Cancer Association demands Ben-Yizri worry about poor

Ben-Yizri decided last week to prohibit health funds from offering expensive drugs in supplementary health plans.

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August 20, 2007 21:47
1 minute read.
Cancer Association demands Ben-Yizri worry about poor

ben-yizri 298.88. (photo credit: Judy Siegel)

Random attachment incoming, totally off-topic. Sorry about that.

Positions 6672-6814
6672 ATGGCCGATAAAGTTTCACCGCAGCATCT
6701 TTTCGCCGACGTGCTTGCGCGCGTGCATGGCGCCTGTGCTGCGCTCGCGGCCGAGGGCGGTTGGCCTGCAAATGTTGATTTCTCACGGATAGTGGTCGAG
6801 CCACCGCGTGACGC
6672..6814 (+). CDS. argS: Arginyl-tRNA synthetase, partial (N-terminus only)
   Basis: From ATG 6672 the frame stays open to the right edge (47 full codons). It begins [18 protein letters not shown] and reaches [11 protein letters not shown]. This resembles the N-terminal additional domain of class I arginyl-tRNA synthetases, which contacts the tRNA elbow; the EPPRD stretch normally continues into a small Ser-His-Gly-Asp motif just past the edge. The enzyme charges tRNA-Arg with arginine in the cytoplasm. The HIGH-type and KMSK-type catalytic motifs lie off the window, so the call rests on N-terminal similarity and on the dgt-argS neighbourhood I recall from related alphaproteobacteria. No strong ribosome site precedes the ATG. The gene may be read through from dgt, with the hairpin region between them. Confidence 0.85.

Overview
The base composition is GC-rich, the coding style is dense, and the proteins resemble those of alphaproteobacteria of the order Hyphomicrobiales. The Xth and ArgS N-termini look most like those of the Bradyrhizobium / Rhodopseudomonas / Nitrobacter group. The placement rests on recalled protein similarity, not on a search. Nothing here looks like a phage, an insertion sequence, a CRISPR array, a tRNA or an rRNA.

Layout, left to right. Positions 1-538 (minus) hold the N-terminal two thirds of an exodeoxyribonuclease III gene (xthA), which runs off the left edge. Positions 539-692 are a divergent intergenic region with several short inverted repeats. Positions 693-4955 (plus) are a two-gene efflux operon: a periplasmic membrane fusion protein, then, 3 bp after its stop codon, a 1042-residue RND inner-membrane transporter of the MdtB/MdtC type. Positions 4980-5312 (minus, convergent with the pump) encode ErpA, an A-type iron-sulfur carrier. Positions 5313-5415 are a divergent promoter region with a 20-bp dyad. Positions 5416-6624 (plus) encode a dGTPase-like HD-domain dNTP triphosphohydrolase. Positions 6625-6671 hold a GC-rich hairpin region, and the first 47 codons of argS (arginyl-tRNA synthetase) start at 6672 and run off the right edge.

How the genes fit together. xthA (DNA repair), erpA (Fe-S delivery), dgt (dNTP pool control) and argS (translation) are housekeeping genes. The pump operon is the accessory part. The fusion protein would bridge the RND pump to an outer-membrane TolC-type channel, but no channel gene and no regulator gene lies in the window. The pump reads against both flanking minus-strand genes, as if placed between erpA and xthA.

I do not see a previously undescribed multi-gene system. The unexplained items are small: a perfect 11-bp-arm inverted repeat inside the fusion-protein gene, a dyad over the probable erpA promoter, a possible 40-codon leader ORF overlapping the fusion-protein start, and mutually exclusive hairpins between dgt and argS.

Shocked by Health Minister Ya'acov Ben-Yizri's decision last week to prohibit the health funds from offering certain expensive drugs in their supplementary health insurance plans, the Israel Cancer Association has demanded changes to protect the economically disadvantaged. ICA Chairman Prof. Eliezer Robinson and Director-General Miri Ziv sent a letter to the minister on Monday, saying his decision - initiated by the Finance Ministry - left patients with serious diseases bereft. The latest supplementary insurance policies offered by Maccabi Health Services and Clalit Health Services provided cancer patients with lifesaving and life-extending drugs that are not supplied to patients who do not have supplementary policies, they said. These drugs are not included in the general basket of medical services covered by the basic health insurance plans. Now, as the basket is being updated by only some NIS 350 million a year through 2010, there will not be enough money to include many of these new drugs. The ICA heads demanded that the Health Ministry insist the Treasury agree to an automatic updating of the health basket by two percent per year, which would add many more vital drugs to the basket and eliminate the health officials' annual pleas to Finance Ministry budget officials for more money. If not, they insisted, the ministry must allow supplementary insurance policies to continue to offer additional drugs, while paying for policies for the economically disadvantaged so they would not be left out. Asked to comment, the Health Ministry spokeswoman said Ben-Yizri agreed to the Treasury's demand that extra medications not be offered in supplementary insurance policies because it was "inequitable for the more than two million Israelis" who did not carry those policies. Ben-Yizri "understands the feelings of all the critics, but he has responsibility for all residents and not only those who can afford private insurance," and not only the supplementary health insurance policies of the public health funds. The spokeswoman added that patients who have already started receiving drugs not included in the basket through their supplementary insurance policies would continue to get them even after the cancellation.


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